Harlem, NEW YORK—Harlem’s creative class was at Riverside Church yesterday. Thelma Golden, Marcus Samuelsson and many other innovators from Uptown and beyond participated in “Creating Waves,” an inaugural TEDxHarlem event punctuated with artful moments and performances.
TED is a nonprofit that brings together the technology, entertainment and design worlds to share “ideas worth spreading.” Remarkable individuals from around the world take the stage at TED events and give insightful “talks,” or presentations, about their particular area of expertise. TED began holding conferences in 1984 and has become widely known in recent years through its online presence, offering a bounty of videos of its most riveting talks.
The independently organized Harlem event was an all day affair presented in four “movements”: The Global Future; The Application of Ideas; Innovation and Triumph; and Actionable Ideas.
Painter Anthony T. Morton was on stage during Marcus Samuelsson’s presentation, helping to create a Harlem street scene. When the talk began, his canvas was in progress and only included red paint. In less than 10 minutes he completed the multi-hued work.
Golden, the curator of the Studio Museum in Harlem who has been a leader in identifying and nurturing emerging black contemporary artists, spoke about the importance of the museum being both “in” Harlem and “of” Harlem. Samuelsson, chef/owner of Harlem’s popular Red Rooster restaurant, recreated a Harlem street scene that included a gospel singer, a breakdancer and painter Anthony T. Morton as a backdrop to his presentation, which related the neighborhood’s potential to its triumphs and challenges on the food front. Both were a part of the third movement in which presenters with big ideas explained “how they did it.”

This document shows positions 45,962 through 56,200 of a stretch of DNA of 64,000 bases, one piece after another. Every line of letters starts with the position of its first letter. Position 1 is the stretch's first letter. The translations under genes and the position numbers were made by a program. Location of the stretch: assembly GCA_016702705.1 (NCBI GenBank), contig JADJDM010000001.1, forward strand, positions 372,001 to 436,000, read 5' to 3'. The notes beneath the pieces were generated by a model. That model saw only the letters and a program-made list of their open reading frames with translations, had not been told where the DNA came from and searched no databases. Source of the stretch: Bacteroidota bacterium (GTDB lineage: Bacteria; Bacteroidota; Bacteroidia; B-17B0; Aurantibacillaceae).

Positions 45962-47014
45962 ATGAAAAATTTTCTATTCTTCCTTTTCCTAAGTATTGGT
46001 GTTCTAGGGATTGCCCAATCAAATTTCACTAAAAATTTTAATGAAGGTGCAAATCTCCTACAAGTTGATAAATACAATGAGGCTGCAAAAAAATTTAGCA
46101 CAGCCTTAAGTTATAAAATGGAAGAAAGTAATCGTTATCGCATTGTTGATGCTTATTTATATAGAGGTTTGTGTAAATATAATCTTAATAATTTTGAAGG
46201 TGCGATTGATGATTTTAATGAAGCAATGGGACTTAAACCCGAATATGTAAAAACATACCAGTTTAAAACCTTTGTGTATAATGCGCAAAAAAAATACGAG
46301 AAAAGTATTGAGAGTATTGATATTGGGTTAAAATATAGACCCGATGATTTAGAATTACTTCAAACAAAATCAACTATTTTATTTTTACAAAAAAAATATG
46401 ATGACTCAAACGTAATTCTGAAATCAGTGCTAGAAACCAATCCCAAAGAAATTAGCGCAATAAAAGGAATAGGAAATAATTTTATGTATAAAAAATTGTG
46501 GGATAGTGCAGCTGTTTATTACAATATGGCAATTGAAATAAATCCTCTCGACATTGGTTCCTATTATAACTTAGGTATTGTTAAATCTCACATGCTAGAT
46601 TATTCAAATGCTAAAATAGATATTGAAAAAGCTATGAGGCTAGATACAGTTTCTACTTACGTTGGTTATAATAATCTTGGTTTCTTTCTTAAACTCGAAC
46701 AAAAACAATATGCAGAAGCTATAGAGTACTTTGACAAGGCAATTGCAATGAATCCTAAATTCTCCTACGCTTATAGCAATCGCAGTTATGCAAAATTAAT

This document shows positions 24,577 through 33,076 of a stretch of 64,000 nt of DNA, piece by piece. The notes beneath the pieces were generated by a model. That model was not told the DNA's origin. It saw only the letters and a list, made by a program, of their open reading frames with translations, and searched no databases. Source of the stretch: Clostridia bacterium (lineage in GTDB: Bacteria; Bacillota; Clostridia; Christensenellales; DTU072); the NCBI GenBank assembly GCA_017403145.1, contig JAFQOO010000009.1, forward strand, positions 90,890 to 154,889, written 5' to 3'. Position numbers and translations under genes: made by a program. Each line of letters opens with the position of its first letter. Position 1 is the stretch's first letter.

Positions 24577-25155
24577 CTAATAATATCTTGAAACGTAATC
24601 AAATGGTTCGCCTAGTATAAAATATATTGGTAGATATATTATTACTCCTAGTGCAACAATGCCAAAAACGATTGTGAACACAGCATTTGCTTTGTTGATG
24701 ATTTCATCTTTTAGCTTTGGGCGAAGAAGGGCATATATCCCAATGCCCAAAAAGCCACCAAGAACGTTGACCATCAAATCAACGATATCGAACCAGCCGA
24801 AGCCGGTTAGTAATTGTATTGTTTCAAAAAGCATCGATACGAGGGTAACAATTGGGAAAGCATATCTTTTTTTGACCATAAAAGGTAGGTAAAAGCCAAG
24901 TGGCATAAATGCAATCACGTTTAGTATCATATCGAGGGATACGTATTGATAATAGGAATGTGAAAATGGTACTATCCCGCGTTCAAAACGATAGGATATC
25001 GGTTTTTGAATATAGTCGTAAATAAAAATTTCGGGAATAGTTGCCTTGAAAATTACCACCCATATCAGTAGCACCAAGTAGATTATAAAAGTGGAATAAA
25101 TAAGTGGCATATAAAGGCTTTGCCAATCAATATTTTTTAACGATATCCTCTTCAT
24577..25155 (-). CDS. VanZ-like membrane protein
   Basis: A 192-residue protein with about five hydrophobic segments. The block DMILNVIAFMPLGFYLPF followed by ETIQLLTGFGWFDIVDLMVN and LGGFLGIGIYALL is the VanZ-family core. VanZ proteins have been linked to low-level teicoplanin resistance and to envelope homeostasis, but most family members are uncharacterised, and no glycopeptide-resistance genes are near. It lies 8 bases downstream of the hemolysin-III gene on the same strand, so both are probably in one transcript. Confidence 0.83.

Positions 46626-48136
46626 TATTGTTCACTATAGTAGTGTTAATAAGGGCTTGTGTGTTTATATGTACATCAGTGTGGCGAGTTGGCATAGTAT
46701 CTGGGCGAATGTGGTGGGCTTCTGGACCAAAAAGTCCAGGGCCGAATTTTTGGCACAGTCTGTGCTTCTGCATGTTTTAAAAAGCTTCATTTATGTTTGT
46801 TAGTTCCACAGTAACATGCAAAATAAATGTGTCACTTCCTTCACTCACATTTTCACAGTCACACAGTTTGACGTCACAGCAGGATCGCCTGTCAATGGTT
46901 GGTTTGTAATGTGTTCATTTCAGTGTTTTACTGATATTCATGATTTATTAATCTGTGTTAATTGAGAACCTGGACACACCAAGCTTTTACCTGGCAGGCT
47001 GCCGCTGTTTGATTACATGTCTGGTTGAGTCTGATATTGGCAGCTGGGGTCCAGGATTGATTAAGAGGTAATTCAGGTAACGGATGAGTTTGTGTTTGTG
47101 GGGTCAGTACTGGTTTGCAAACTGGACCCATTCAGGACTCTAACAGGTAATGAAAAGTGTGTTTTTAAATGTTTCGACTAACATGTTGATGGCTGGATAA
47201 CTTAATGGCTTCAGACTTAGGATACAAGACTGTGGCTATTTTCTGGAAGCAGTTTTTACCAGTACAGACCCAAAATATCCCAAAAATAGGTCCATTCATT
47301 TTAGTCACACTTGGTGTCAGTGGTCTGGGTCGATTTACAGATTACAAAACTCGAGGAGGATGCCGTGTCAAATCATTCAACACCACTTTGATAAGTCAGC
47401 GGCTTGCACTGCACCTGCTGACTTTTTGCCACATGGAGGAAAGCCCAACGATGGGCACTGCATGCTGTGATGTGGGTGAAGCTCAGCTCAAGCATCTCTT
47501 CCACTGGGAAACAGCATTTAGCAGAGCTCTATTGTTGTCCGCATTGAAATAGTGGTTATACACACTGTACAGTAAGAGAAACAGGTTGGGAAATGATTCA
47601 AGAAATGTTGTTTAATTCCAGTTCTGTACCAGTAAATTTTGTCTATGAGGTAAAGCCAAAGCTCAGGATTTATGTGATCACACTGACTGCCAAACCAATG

All of the speakers were inspiring, informing the audience on a range of issues with compelling presentations. John Fetterman, the mayor of Braddock, Pa., shared the story of his downtrodden town outside of Pittsburgh, and the small victories he has won that signal the community has a chance to come to life again. Tim Duggan of Brad Pitt’s Make it Right Foundation explained how post-Katrina the organization has been able to build affordable, sustainable homes using contemporary designs in New Orleans’ Ninth Ward and how it plans to replicate the program in other U.S. cities. Kevin Carroll of Katalyst Consultancy emphasized the importance of play.
The local contributors, in particular, resonated with the audience. Their innovative ideas serve as models that could be replicated in other parts of the country and their talents sang. Beat box artist Taylor McFerrin (Bobby’s son), who teaches the musical technique at the LaVelle School for the Blind in The Bronx, gave a performance that sounded purely instrumental. Peggy Shepard of WE ACT talked about her groundbreaking environmental justice work in the city. Seth Andrew, founder of Democracy Prep, a network of New York schools, discussed its impressive academic record and college attendance rate. And Vy Higgensen brought the cast of “Mama, I Want to Sing”—Harlem teens she has trained in gospel vocals—to the stage for a rousing performance.
Photos by Arts Observer